Is online learning the future of higher education?
This morning’s tv news story about a “dire forecast” for brick-and-mortar New England colleges has me thinking again about learning alternatives to colleges. WMTW-TV’s reporter said two New England colleges shut down recently, and four more New England colleges are closing their doors this month. The tv reporter said an “alarming number of schools are going out of business, affecting thousands of students.”
Reinforcing the reporter’s point, Senior College Consultant and VP Kimberly Morrison of College Solutions in South Portland, told WMTW in New England’s next decade “the population of college-going students is literally going to fall off a cliff.”
Although she surely meant “figuratively,” not “literally,” going to fall off a cliff, Ms. Morrison did explain the current college closings. WMTW’s reporter cited “cost” and “shrinking population” as key reasons. Morrison said liberal arts schools react to rising costs and fewer eligible students by “dipping,” which she defined as liberal arts schools “admitting students they normally would not, or offering [these students] more financial aid.”
Morrison said that reaction repeats itself until some schools find there is nowhere to dip, and they start running out of students and income.
Several years ago I heard the University of Maine System’s Chancellor — UMS’s Chief Executive Officer — compare the baseline cost of keeping open all UMS’s buildings and staff with the most popular online university. I believe it was the University of Phoenix, so I will use it in my example.
If memory serves, the Chancellor said UMS needs $1.8 million per year just to maintain all its campus buildings. University of Phoenix, said the Chancellor, has a $100,000 building to maintain.
Is it possible we are going through a national transition where online learning eventually replaces a majority of brick-and-mortar schools? And if so, would an online higher learning environment be such a bad thing?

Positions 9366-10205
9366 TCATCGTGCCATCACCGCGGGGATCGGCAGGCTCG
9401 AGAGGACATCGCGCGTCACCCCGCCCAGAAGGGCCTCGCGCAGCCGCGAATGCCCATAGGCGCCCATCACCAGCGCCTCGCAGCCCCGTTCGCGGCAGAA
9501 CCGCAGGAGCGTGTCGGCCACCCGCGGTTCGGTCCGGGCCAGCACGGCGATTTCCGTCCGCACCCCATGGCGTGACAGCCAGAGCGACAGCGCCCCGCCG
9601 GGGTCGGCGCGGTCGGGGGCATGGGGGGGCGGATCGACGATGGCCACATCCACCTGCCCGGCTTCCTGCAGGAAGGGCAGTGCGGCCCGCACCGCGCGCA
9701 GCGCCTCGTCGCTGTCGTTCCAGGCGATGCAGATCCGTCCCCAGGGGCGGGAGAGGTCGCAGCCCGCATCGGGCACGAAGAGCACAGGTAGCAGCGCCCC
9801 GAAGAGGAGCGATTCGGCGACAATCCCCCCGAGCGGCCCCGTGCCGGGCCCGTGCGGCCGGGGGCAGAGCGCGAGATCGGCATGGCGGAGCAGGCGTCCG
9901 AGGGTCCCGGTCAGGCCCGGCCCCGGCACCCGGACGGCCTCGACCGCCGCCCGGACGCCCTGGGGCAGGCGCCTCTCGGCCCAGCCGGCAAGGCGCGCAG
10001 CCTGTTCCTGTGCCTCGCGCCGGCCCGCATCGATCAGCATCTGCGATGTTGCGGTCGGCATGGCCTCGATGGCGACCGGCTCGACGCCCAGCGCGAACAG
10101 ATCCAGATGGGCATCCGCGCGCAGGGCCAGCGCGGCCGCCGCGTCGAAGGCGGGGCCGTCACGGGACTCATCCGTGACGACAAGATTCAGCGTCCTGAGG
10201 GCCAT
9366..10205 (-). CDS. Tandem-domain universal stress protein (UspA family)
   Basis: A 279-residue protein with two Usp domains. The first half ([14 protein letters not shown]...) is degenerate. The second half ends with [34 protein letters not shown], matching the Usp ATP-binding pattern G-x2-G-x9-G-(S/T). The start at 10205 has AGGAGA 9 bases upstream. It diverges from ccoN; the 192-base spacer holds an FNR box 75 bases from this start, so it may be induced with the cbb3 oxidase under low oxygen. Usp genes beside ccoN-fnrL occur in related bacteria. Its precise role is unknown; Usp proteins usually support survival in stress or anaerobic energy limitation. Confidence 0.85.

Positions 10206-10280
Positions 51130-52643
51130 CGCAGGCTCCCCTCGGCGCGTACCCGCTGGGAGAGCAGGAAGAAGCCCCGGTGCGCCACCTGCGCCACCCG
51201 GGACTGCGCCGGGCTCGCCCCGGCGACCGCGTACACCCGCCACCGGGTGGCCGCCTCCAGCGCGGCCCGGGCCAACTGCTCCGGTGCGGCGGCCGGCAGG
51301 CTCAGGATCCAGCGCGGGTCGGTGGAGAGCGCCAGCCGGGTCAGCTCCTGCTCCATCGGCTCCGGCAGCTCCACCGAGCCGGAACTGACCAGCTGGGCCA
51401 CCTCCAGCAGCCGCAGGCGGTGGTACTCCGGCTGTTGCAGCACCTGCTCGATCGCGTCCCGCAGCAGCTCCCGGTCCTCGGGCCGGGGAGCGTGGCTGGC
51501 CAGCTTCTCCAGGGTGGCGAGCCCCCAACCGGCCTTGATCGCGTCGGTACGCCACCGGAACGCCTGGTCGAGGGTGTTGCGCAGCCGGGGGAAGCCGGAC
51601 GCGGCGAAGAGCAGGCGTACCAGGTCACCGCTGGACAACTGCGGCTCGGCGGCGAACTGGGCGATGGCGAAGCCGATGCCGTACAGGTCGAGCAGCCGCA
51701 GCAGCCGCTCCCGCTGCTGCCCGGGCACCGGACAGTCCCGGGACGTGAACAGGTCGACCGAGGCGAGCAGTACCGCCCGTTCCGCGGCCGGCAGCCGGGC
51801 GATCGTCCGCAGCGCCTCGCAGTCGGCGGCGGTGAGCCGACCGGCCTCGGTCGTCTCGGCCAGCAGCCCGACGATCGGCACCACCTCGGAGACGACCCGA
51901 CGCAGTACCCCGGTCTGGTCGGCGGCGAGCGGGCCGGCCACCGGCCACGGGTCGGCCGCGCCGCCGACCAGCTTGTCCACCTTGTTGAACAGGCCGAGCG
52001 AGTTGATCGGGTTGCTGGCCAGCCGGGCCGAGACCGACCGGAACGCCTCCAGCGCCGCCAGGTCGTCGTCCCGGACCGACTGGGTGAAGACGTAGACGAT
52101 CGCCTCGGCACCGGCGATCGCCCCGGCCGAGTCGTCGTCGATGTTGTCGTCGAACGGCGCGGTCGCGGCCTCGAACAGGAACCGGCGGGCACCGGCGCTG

Certain occupations will always require hands-on learning and, therefore, buildings set up to facilitate hands-on learning. Medical professions and many of the trades are examples. But for years now, the internet offers many places where anyone can learn and/or pursue a college degree.
In 2014 I took an online course in computer languages HTML, XHTML, PHP, and CSS. My daily life schedule was jam packed. There was little chance I would have jam packed more into my life if learning computer languages meant physically being in a school classroom.
University of Maine Augusta offered an online course — which was terrific. I needed one textbook, a computer with internet access; one free text editing app and one free app for uploading/downloading my lessons. A UMA teacher used pre-recorded video lessons which I could watch anytime, as many times as I wanted. Basic Q&A for lessons were handled by a teaching assistant, but I could easily communicate with the UMA teacher too.
There are plenty of private sector sites offering courses. LinkedIn Learning recently acquired the successful Lynda.com, offering business, technical, creative online classes taught by “experts.”
Udemy is a similar online place for learning, now advertising their “over 100,000 courses and 24 million students.”
Online places of higher learning also tap into an extraordinarily beneficial market largely dismissed by brick-and-mortar colleges and universities: experts without degrees or teaching certificates. This includes experts in America and throughout the free world.
I loved Yale professor of computer science David Gelertner’s vision of individuals or community groups offering online learning to neighborhood or district students on subjects local schools ignore. Civics, for example.
Societal transitions are sometimes uncomfortable, especially for people who can’t or won’t adapt. But I am encouraged by the transition to online learning. It offers more choices, more scheduling flexibility, saves money, and there are almost no government strings attached.
Scott K. Fish has served as a communications staffer for Maine Senate and House Republican caucuses, and was communications director for Senate President Kevin Raye. He founded and edited AsMaineGoes.com and served as director of communications/public relations for Maine’s Department of Corrections until 2015. He is now using his communications skills to serve clients in the private sector.